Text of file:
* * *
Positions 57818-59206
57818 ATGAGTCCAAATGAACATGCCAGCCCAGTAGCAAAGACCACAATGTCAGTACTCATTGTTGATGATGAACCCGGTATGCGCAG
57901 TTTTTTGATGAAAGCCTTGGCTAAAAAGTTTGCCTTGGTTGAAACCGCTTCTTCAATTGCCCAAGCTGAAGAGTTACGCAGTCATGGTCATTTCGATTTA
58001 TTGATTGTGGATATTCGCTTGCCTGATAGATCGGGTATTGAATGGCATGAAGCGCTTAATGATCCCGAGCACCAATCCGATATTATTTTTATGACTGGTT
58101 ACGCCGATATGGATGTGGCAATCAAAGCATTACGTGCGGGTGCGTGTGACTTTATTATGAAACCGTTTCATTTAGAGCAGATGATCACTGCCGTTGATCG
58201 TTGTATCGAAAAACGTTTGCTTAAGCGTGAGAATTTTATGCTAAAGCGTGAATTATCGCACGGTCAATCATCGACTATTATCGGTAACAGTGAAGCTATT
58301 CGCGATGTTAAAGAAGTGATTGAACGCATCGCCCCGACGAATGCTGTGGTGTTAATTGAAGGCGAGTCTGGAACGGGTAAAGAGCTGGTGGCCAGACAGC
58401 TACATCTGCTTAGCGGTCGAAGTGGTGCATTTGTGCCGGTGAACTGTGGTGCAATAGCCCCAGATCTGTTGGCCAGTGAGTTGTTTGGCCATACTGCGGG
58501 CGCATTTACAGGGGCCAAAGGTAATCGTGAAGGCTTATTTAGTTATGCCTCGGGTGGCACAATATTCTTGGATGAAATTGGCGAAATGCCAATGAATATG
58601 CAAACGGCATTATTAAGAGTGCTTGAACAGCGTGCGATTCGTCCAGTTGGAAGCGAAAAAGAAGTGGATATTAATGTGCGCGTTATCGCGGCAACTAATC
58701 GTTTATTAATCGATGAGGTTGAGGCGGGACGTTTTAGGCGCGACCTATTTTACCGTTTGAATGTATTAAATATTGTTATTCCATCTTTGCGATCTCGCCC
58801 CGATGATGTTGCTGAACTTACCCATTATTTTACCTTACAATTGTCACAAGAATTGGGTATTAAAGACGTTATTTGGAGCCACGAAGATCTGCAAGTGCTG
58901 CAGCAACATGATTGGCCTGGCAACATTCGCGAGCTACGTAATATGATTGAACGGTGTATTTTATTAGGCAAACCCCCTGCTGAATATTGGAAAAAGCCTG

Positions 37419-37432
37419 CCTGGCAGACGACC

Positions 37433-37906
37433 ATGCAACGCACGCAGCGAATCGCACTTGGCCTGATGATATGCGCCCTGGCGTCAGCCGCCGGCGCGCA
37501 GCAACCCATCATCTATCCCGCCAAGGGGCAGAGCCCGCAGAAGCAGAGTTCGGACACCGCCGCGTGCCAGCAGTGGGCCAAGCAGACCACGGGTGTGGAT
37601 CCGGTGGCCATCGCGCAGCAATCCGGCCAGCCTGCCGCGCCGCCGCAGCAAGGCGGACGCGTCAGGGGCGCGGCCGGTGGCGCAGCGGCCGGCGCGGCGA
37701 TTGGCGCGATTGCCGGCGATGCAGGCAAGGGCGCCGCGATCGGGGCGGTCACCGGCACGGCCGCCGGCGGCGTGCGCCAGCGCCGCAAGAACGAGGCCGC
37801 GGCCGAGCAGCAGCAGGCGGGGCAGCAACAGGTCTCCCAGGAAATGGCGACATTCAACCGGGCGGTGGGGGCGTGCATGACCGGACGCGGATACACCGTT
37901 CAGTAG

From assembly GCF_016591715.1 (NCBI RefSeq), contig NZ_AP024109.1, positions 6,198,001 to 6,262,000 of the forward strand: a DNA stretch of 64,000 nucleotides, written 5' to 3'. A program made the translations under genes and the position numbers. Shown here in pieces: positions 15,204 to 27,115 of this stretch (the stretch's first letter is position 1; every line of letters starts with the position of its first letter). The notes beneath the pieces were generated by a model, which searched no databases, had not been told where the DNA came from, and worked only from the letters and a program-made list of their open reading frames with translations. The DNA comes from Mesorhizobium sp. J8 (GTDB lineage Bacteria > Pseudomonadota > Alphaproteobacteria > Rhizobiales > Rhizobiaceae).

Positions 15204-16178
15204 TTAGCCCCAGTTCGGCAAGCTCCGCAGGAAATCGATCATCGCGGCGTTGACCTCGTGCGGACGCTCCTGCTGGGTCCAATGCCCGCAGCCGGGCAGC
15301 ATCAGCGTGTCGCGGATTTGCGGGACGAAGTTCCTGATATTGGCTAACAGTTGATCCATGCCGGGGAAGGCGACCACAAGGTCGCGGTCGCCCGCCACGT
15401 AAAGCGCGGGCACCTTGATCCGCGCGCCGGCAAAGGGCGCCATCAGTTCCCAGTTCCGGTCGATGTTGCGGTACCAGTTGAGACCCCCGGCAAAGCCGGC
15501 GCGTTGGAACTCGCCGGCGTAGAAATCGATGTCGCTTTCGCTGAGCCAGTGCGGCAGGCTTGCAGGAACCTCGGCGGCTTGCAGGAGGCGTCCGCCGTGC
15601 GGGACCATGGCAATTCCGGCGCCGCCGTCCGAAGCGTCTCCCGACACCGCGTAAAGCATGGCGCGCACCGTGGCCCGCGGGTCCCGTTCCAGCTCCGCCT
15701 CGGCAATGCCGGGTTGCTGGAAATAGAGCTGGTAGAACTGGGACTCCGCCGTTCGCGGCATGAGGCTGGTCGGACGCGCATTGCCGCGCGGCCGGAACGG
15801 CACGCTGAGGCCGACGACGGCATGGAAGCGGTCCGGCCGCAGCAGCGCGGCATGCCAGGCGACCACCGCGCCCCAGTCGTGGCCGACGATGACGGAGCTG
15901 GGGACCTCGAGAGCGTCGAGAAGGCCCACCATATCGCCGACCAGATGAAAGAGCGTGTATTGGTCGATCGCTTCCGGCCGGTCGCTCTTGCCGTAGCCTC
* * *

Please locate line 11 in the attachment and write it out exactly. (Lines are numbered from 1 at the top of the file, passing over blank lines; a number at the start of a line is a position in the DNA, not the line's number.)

58701 GTTTATTAATCGATGAGGTTGAGGCGGGACGTTTTAGGCGCGACCTATTTTACCGTTTGAATGTATTAAATATTGTTATTCCATCTTTGCGATCTCGCCC